Pertinent case facts and procedural history
In State Water Resources Control Board v. Baldwin & Sons, Inc., the Fourth District Court of Appeal, relying on state and federal supreme court precedent, decided that the Board’s administrative investigation was similar to “a grand jury proceeding” and it could “investigate merely on suspicion that the law is violated, or even just because it wants assurance that it is not.” (45 Cal. App. 5th 40.) The court affirmed the trial court’s decision that Baldwin & Sons, Inc. (Baldwin) had to comply with the Board’s subpoena and turn over, among other things, income tax filings, loan agreements, bank and financial statements, and economic reports and sales projections. Baldwin was not the developer of the project under investigation for alleged violations of state and federal water regulations. Rather, it was suspected of paying for project-related expenses.
The case concerns construction of a large-scale development project in the Portola Hills Community in Lake Forest, California. During construction, the Board began investigating whether the developer had violated the federal Clean Water Act (33 U.S.C. § 1251 et seq.) and California’s Porter-Cologne Water Quality Control Act (Wat. Code, § 13000 et seq.) The Board issued notices of violation to four entities, including Baldwin. The notices alleged that federal and state water quality laws had been violated because discharges from the project adversely affected neighboring creeks and their tributaries. These discharges, according to the Board, violated the developer’s permit coverage under the state’s Construction General Permit, which is California’s National Pollutant Discharge Elimination System (NPDES) Permit. Importantly, Baldwin was not an owner, contractor, or permittee in relation to the project.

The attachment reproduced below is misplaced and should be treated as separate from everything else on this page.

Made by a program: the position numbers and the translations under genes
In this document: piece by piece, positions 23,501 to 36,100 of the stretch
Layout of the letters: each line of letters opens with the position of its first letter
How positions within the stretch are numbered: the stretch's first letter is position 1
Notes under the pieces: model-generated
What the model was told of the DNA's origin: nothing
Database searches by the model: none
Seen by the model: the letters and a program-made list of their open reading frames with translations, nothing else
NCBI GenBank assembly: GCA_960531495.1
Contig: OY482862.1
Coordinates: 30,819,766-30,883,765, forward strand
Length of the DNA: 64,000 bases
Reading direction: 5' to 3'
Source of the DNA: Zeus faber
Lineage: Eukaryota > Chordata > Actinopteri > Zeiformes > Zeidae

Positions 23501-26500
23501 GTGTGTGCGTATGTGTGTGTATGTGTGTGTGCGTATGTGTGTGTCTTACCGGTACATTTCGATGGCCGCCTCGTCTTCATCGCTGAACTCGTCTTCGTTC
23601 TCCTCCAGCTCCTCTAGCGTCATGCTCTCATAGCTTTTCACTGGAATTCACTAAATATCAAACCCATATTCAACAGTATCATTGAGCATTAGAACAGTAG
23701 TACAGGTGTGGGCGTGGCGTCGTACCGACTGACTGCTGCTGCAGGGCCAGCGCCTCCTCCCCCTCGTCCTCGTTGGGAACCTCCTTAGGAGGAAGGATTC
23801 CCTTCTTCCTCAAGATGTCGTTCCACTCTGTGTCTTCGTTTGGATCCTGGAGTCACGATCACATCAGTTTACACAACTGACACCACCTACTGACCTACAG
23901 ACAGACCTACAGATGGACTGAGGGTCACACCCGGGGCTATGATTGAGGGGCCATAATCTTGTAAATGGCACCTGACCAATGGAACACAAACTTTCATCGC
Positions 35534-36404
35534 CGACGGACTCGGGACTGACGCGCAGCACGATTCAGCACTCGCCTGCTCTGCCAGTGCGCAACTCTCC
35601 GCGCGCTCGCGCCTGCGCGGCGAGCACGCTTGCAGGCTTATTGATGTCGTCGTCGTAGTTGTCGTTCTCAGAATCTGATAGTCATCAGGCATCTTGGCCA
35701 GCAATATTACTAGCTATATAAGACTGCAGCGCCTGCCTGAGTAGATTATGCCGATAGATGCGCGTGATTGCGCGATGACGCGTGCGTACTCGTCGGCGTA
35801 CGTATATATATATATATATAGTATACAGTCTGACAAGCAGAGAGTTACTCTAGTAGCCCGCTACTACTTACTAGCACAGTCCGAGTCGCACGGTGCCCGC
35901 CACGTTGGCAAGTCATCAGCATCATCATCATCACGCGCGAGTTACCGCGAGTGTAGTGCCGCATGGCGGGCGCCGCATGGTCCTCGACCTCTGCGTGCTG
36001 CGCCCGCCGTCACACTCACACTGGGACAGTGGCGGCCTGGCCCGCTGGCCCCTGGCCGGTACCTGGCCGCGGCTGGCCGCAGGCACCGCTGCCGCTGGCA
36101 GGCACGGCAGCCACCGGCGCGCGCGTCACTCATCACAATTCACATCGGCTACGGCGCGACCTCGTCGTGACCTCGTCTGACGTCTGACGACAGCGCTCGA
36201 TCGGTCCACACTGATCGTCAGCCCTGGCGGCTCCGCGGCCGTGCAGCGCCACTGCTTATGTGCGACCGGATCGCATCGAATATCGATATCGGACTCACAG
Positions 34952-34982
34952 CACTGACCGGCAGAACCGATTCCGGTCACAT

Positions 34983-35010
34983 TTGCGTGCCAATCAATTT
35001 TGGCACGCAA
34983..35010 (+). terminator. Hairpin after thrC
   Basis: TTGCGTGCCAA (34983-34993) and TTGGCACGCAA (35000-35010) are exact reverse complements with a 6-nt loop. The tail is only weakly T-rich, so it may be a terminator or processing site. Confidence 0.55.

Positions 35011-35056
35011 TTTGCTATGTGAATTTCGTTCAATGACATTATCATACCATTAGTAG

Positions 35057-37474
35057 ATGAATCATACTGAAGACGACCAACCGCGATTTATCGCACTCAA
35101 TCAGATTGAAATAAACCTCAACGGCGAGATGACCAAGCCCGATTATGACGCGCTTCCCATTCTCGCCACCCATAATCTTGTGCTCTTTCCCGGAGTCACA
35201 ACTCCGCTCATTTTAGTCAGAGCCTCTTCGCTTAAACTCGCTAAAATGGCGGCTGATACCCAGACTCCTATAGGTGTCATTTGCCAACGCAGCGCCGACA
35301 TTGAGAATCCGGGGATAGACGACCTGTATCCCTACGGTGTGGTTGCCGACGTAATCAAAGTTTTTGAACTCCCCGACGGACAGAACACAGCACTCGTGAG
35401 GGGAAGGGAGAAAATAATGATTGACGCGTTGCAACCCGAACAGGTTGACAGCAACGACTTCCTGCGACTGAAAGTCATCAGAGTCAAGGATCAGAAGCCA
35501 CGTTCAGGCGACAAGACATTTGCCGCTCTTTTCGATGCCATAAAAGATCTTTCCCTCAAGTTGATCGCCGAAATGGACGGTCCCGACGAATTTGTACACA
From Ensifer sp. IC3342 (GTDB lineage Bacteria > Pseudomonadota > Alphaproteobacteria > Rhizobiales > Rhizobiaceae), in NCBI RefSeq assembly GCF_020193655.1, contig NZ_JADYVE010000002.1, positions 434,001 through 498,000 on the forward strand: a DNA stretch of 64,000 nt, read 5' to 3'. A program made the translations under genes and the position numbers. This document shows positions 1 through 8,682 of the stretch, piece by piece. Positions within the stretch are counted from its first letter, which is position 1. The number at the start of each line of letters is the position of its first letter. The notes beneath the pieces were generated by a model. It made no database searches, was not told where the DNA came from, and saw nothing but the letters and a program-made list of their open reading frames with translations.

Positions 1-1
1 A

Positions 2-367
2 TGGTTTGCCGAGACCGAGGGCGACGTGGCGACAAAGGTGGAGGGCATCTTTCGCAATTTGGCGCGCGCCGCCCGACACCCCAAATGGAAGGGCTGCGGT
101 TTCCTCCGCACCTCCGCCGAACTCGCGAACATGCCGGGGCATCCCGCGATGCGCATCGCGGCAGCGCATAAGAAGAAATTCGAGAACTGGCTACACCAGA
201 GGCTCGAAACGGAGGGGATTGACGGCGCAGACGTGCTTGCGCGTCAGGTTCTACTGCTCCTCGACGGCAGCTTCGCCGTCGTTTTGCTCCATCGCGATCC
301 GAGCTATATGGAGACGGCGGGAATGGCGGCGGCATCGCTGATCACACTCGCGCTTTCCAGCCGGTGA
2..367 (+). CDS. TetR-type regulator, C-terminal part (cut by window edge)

The purpose of the Board’s investigation was to determine if an administrative civil liability (ACL) complaint was warranted against responsible entities.
The Board’s first round of subpoenas did not target Baldwin. Instead, it sought documents from the permittees under the Construction General Permit. After discovering that there was a relationship between the permittees and “other entities who appeared to be paying for project related expenses,” the Board issued a subpoena to Baldwin. That subpoena sought: financial documents detailing the entities’ interrelationship, financial documents related to the entities’ corporate management, documents related to the development project including lease agreements and project operations, and documents related to the financial ability of responsible entities to pay any administrative civil liability imposed during enforcement proceedings. It also sought income tax filings, loan agreements, bank and financial statements, and economic reports and sales projections related to the development of the project (Financial Documents).
In response, Baldwin refused to comply with the subpoena on grounds that the Financial Documents were protected from disclosure under common law and a constitutional right to privacy. Baldwin also claimed that the documents were not reasonably relevant to the investigation and, thus, constituted an illegal search and seizure.
The Board filed a court action to seek an order compelling compliance with the subpoena. The trial court largely granted the Board’s petition and ordered Baldwin and the other appellants to turn over their records. It also directed entry of a protective order to limit disclosure of the Financial Documents. The appeal followed.